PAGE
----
Cash & Liquidity Management

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The Growth of Money Market Funds in a Changing Landscape Corporate treasurers’ approach to liquidity management has changed, especially in recent years. The first time Goldman Sachs Asset Management (GSAM) introduced stable NAV money market funds (MMFs) to treasurers in Germany four years ago only few took serious interest. While counterparty risk has always been a consideration for treasurers, this has generally been less of a priority than other forms of market risk, and has been secondary to yield in treasurers’ investment decisions.

The Growth of Money Market Funds in a Changing Landscape

by Dennis Lübcke, CFA, Executive Director, Goldman Sachs Asset Management

Introduction

Corporate treasurers’ approach to liquidity management has changed, especially in recent years. The first time Goldman Sachs Asset Management (GSAM) introduced stable NAV money market funds (MMFs) to treasurers in Germany four years ago only few took serious interest. While counterparty risk has always been a consideration for treasurers, this has generally been less of a priority than other forms of market risk, and has been secondary to yield in treasurers’ investment decisions. Consequently, most have been satisfied with bank deposits to manage their short-term liquidity, confident in the security provided by the deposit guarantee fund.

The first time we introduced stable NAV money market funds (MMFs) to treasurers in Germany four years ago only few took serious interest.

Growth of MMFs in Germany

Today, the situation has changed dramatically. While MMFs have gained traction in the US and UK over a number of years, Germany is now catching up, and the number of advocates of MMFs as an investment vehicle has increased significantly over the past few years. Counterparty risk has returned as a key priority for treasurers, extending to government or sovereign risk. However, most treasuries, even of the largest companies, don’t have the capacity to evaluate counterparty risk on a systematic basis; while they may be able to evaluate a few assets, credit analysis cannot be applied comprehensively. In some cases, treasurers have considered appointing an asset manager to invest cash on their behalf, but it is difficult to justify investment management fees when senior management thinks that treasury already has the ability to invest in low risk instruments directly, such as government debt. However, while investing directly in government securities makes sense for longer term investments, by holding to maturity, most corporates are keen to keep their cash as liquid as possible, so they need to find a different approach.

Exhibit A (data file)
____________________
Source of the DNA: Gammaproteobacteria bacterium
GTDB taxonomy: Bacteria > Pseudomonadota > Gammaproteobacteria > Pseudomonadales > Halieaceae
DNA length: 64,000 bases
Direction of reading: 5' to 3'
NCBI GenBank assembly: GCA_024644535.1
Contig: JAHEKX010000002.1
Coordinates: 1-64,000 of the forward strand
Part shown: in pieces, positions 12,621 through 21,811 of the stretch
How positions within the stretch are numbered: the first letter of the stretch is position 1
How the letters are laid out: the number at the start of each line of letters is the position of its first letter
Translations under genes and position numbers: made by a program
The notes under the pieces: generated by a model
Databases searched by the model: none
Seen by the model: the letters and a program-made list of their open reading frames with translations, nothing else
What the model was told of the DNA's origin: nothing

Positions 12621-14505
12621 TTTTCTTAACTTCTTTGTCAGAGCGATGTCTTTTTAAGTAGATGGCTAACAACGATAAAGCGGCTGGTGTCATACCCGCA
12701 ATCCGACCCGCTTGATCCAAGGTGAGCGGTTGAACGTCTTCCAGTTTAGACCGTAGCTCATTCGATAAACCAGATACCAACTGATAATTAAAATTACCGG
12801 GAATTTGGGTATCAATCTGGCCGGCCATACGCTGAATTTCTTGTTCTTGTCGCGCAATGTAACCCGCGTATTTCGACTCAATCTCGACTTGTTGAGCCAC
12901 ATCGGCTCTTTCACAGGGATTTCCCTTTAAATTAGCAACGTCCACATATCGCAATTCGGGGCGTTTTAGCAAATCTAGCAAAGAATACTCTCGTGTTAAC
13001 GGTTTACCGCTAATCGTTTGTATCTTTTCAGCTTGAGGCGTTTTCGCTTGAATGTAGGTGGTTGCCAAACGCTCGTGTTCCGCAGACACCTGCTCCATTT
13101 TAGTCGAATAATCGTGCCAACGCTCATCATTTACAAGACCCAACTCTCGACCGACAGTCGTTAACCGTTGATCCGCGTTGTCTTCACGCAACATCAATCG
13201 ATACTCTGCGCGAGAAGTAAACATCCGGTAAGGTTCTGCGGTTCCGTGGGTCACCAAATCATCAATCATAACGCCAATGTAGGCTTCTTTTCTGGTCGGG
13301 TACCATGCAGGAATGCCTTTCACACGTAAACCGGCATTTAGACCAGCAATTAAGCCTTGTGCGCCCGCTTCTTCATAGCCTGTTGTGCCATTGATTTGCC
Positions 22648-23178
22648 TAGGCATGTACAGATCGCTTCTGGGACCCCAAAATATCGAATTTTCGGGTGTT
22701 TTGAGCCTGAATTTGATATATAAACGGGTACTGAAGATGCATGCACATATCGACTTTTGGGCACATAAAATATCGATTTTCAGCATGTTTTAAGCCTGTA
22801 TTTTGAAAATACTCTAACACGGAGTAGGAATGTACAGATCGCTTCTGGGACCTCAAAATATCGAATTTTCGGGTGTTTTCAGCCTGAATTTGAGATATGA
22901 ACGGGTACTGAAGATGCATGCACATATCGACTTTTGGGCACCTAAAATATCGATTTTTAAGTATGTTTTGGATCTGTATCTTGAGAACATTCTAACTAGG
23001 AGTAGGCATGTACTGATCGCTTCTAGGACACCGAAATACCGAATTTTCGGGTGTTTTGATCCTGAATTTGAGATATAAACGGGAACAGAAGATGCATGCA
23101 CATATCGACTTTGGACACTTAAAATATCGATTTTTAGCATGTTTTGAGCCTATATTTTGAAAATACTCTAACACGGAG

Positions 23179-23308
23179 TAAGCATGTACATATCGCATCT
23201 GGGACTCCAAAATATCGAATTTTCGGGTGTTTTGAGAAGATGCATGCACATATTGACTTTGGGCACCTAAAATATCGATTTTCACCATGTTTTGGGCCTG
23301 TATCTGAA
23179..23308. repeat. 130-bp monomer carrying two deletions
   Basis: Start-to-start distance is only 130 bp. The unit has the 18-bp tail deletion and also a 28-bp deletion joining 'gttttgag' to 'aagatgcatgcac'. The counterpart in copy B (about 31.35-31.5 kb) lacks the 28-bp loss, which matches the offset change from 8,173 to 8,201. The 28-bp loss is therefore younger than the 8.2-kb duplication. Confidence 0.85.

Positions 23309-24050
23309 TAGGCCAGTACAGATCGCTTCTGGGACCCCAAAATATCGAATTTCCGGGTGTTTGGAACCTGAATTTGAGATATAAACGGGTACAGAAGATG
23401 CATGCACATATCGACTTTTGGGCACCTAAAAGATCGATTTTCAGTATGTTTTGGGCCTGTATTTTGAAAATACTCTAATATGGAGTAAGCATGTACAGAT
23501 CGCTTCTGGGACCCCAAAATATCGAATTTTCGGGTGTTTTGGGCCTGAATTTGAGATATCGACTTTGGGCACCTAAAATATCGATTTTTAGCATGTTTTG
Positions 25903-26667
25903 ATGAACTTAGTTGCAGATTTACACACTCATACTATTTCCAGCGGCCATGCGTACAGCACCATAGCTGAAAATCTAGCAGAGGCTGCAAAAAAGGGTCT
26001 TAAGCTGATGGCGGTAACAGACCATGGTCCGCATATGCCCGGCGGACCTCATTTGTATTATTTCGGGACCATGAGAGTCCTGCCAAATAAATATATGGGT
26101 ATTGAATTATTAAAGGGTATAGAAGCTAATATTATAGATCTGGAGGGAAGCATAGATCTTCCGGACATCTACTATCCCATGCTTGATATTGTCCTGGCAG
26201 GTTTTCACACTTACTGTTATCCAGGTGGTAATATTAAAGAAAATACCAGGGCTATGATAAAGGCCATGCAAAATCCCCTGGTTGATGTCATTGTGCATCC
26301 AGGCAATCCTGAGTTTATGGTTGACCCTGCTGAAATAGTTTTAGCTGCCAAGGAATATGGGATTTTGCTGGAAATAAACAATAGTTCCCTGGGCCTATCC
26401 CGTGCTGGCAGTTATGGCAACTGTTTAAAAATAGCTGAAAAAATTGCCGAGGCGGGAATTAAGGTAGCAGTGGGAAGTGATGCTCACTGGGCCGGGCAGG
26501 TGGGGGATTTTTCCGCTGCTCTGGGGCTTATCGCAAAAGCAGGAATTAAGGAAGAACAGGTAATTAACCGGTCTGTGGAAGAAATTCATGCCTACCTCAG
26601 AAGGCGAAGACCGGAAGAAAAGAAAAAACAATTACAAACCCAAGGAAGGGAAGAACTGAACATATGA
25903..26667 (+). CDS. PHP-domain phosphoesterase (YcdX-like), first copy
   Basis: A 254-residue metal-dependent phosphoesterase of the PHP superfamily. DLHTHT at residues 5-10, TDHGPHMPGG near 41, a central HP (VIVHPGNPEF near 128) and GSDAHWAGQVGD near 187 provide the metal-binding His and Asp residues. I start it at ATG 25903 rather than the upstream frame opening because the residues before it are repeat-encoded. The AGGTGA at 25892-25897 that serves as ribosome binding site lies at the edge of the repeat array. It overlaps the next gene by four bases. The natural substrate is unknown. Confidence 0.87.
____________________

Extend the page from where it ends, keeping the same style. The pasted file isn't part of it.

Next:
Advantages of MMFs

Corporates in Germany are now turning to MMFs as they offer a lower risk product than deposits without sacrificing liquidity, with a range of advantages:

  • MMFs are inherently diversified, as they invest in a range of assets and issuers, which would be virtually impossible for a treasurer to replicate. The key goal is the preservation of capital.
  • MMFs have a conservative approach to risk, including some funds which invest only in government debt. For example, since GSAM launched its EUR and USD government and Treasury funds in April 2008, and subsequent GBP fund, these funds have grown enormously. AAAm-rated MMFs, such as those provided by GSAM, which operate according to the IMMFA Code of Conduct (as opposed to other types of pooled investment vehicles known as money funds) are managed to a constant or accumulating NAV (net asset value).
  • MMFs, in effect, enable treasurers to outsource their credit analysis. This is a crucial advantage of MMFs over direct investments, and treasurers gain access to a vast pool of resources that they would not otherwise be able to access. For example, GSAM has a credit department of more than 250 people, including dedicated resources for MMFs and sovereign risk as at March 2009.
  • MMFs typically provide equivalent or better liquidity than deposits. Treasurers can add to, or draw down from funds on a T+1 basis or in some cases, such as GSAM’s funds, T+0 basis. This avoids the problem of having to decide the amount and tenor of a deposit, which is particularly valuable during a period when many companies have greater cash flow volatility than in the past, and are seeking to maximise liquidity.
  • MMFs yield returns are equivalent to, and often better than deposits.

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